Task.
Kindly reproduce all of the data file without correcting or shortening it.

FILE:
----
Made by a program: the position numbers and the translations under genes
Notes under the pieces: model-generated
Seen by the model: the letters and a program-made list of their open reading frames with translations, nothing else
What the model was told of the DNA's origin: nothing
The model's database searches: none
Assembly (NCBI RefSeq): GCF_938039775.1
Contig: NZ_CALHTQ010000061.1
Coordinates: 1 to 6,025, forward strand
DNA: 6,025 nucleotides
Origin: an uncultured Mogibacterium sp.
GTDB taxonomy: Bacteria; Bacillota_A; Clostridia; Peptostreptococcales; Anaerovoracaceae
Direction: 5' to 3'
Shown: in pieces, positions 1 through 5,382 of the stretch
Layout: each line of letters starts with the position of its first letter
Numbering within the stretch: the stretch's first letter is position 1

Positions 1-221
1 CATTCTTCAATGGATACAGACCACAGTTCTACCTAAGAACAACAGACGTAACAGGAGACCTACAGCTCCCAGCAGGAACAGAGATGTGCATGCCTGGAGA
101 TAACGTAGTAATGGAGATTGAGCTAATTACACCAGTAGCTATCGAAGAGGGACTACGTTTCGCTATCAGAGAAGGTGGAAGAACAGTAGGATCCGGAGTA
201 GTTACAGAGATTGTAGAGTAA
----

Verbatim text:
Made by a program: the position numbers and the translations under genes
Notes under the pieces: model-generated
Seen by the model: the letters and a program-made list of their open reading frames with translations, nothing else
What the model was told of the DNA's origin: nothing
The model's database searches: none
Assembly (NCBI RefSeq): GCF_938039775.1
Contig: NZ_CALHTQ010000061.1
Coordinates: 1 to 6,025, forward strand
DNA: 6,025 nucleotides
Origin: an uncultured Mogibacterium sp.
GTDB taxonomy: Bacteria; Bacillota_A; Clostridia; Peptostreptococcales; Anaerovoracaceae
Direction: 5' to 3'
Shown: in pieces, positions 1 through 5,382 of the stretch
Layout: each line of letters starts with the position of its first letter
Numbering within the stretch: the stretch's first letter is position 1

Positions 1-221
1 CATTCTTCAATGGATACAGACCACAGTTCTACCTAAGAACAACAGACGTAACAGGAGACCTACAGCTCCCAGCAGGAACAGAGATGTGCATGCCTGGAGA
101 TAACGTAGTAATGGAGATTGAGCTAATTACACCAGTAGCTATCGAAGAGGGACTACGTTTCGCTATCAGAGAAGGTGGAAGAACAGTAGGATCCGGAGTA
201 GTTACAGAGATTGTAGAGTAA